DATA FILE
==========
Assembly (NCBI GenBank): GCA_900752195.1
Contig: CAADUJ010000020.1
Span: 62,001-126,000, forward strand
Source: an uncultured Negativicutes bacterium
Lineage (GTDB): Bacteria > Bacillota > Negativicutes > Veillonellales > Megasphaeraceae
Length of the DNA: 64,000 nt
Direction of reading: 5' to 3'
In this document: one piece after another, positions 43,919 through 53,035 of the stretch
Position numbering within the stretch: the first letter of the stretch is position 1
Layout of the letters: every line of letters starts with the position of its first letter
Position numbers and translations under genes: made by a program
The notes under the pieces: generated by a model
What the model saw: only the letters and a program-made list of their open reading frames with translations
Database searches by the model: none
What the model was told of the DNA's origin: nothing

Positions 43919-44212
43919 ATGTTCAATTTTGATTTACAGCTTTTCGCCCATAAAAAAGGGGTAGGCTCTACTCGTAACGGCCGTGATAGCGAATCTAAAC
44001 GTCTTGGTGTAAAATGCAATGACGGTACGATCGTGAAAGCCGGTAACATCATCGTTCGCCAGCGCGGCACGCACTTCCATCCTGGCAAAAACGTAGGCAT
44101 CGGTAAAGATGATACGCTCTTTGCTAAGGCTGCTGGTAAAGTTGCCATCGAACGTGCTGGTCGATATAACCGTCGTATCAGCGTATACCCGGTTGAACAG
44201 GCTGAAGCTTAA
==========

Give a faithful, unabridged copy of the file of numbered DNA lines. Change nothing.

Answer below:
Assembly (NCBI GenBank): GCA_900752195.1
Contig: CAADUJ010000020.1
Span: 62,001-126,000, forward strand
Source: an uncultured Negativicutes bacterium
Lineage (GTDB): Bacteria > Bacillota > Negativicutes > Veillonellales > Megasphaeraceae
Length of the DNA: 64,000 nt
Direction of reading: 5' to 3'
In this document: one piece after another, positions 43,919 through 53,035 of the stretch
Position numbering within the stretch: the first letter of the stretch is position 1
Layout of the letters: every line of letters starts with the position of its first letter
Position numbers and translations under genes: made by a program
The notes under the pieces: generated by a model
What the model saw: only the letters and a program-made list of their open reading frames with translations
Database searches by the model: none
What the model was told of the DNA's origin: nothing

Positions 43919-44212
43919 ATGTTCAATTTTGATTTACAGCTTTTCGCCCATAAAAAAGGGGTAGGCTCTACTCGTAACGGCCGTGATAGCGAATCTAAAC
44001 GTCTTGGTGTAAAATGCAATGACGGTACGATCGTGAAAGCCGGTAACATCATCGTTCGCCAGCGCGGCACGCACTTCCATCCTGGCAAAAACGTAGGCAT
44101 CGGTAAAGATGATACGCTCTTTGCTAAGGCTGCTGGTAAAGTTGCCATCGAACGTGCTGGTCGATATAACCGTCGTATCAGCGTATACCCGGTTGAACAG
44201 GCTGAAGCTTAA